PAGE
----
Shorts: Mideast

Barak calls for Olmert’s ouster

Israeli Defense Minister Ehud Barak called on the prime minister to step down over an alleged bribery scandal. The Labor Party leader said at a news conference May 28 that he did not believe Prime Minister Ehud Olmert could lead the country and tend to his personal matters.

Meanwhile, Olmert’s top adviser said the prime minister will stay in office despite mounting calls for his ouster over the bribery allegations. Tal Zilberstein said May 28 that Olmert is innocent of suspicions his relationship with U.S. financier Morris Talansky involved illegal activities and will not signal otherwise by resigning or taking a temporary leave of absence.

“He is determined to hold on to the office of prime minister, and I am saying this on the basis of a conversation with him just a short while ago,” Zilberstein told Army Radio. “He has no intention of declaring himself temporarily incapacitated, nor of declaring anything, not at this stage or as long as he is about to prove his innocence.”

Talansky testified in open court Tuesday that during a 15-year relationship with Olmert before he became prime minister, Olmert took some $150,000 from him in cash contributions, many of which went undocumented and were not repaid.

The disclosures drew widespread censure of Olmert in Israel. One of Olmert’s lawyers, Nevot Tel-Tzur, said the deposition contained contradictions. He suggested that Israeli prosecutors seeking corruption charges against the prime minister had coached Talansky.

Study: Jews, Arabs support coexistence

A majority of Jewish and Arab Israelis support coexistence efforts, a study found. Seventy-three percent of Jewish citizens and 94 percent of Arab citizens want Israel to be a society in which Arab and Jewish citizens have mutual respect and equal opportunities, according to “Coexistence in Israel: A National Study.”

The study was conducted by lead researcher Todd Pittinsky, a Harvard Kennedy School associate professor and research director of the school’s Center for Public Leadership.

The study also found that 77 percent of Arab citizens would rather live in Israel than in any other country in the world, and that Arab citizens and Jewish citizens both underestimate their communities’ liking of the “other.”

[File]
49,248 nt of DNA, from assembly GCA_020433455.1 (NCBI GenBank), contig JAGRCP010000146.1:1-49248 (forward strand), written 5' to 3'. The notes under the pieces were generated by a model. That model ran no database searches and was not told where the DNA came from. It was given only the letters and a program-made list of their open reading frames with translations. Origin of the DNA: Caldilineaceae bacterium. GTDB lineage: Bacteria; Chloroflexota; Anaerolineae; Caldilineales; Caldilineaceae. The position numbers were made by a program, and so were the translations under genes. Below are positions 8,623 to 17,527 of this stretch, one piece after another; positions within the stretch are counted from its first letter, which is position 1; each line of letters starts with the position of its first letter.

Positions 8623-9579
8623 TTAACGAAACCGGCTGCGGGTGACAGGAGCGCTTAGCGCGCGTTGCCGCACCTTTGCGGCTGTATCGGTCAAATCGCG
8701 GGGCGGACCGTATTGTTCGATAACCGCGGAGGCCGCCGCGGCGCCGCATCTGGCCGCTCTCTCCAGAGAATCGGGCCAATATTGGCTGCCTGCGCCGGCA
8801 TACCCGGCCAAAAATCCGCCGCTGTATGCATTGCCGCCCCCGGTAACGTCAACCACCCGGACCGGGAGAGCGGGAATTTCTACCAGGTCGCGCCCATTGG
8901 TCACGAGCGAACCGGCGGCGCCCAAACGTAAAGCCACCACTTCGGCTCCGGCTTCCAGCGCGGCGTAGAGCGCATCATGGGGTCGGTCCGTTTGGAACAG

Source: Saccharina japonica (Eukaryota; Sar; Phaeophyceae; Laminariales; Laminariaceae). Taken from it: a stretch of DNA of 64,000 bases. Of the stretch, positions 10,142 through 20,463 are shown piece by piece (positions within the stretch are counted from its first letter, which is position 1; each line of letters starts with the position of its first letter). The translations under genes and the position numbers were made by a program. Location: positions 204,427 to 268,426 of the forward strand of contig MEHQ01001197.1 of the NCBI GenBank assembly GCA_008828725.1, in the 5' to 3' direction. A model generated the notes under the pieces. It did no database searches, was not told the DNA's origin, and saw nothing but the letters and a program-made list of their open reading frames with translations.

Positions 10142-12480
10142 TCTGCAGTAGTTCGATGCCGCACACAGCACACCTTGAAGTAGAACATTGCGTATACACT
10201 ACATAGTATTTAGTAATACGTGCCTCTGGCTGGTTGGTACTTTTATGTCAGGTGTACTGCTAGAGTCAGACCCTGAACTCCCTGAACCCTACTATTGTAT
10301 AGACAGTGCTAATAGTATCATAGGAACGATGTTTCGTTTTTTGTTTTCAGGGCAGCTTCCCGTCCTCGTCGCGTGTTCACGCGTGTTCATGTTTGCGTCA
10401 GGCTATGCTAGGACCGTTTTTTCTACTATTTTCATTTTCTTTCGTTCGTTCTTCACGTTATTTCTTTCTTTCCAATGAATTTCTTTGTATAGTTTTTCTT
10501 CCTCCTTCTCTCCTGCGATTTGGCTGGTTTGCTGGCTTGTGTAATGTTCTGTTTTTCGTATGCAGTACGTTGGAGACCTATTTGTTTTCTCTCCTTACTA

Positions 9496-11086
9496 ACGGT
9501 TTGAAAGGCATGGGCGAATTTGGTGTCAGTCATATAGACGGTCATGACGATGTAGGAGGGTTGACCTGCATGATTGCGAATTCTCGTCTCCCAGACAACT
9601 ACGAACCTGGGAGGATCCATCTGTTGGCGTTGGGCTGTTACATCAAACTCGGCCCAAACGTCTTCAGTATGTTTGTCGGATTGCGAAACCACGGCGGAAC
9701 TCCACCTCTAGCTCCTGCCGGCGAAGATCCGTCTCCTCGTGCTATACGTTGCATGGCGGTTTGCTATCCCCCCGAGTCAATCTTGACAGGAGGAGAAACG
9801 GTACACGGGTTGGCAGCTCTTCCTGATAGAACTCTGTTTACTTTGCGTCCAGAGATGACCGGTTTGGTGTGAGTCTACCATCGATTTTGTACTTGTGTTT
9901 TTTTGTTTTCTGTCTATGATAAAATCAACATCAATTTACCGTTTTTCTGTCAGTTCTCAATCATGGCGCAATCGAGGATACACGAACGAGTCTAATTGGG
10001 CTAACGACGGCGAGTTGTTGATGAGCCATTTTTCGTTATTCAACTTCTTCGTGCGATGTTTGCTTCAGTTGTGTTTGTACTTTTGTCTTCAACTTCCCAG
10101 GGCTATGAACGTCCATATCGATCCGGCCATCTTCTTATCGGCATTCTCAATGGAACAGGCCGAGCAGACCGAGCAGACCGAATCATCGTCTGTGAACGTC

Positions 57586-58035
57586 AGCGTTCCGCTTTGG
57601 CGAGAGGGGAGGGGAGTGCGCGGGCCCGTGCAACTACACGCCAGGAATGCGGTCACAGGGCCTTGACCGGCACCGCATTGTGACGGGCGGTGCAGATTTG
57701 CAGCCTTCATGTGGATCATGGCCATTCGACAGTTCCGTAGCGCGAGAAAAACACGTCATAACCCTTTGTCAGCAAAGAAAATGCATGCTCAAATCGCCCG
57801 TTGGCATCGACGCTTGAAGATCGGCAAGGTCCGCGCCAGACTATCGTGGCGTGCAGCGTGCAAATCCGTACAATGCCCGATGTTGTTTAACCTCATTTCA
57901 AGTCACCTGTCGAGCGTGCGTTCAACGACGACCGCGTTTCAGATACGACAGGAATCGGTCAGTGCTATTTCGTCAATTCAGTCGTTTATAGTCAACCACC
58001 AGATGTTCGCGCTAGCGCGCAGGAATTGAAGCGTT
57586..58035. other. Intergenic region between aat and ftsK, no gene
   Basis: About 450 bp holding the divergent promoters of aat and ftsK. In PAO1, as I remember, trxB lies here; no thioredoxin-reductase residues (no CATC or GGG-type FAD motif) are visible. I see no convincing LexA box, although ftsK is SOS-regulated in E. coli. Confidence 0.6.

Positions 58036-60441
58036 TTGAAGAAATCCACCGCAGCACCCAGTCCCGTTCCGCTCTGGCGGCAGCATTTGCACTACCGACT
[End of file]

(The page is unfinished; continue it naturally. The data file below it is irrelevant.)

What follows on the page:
The study, conducted in Hebrew and Arabic, included 1,721 adult citizens of Israel. Researchers at the University of Haifa assisted.

Shekel approved for global transactions

Israel’s currency, the shekel, is officially legal international tender.

The shekel can now be used in trading overseas, with banks throughout the world converting shekels to other currencies, according to Israel’s business daily Globes.

Israeli companies also will be able to make payments in shekels to overseas customers. The change comes after Israel received recognition from CLS Bank International, the international currency clearing system. — jta

Wolf Prize winner donates to Palestinians

An American mathematician who won a prestigious Israeli prize donated the proceeds to Palestinian academia.

David Mumford, a professor at Brown University, announced May 26 he would give his $50,000 prize money to Bir-Zeit University in the West Bank and to Gisha, an Israeli lobby that works to help Palestinian students reach their places of study.

“Mathematics in Israel flourishes today on this high international plane … but this is not so in occupied Palestine, where education struggles to continue and travel is greatly limited,” Mumford said. — jta

Israel denies entry for controversial academic

Israeli authorities blocked Norm Finkelstein, an American academic known for his harsh criticism of Israel, from entering the country last week, Israeli security officials said.

The officials said Finkelstein was denied entry because of suspicions that he had contact with elements “hostile” to Israel. Earlier this year Finkelstein met a top Hezbollah commander in Lebanon.

Finkelstein told Ha’aretz that he is “not an enemy” of the country and supports a peace agreement between Israel and the Palestinians. — ap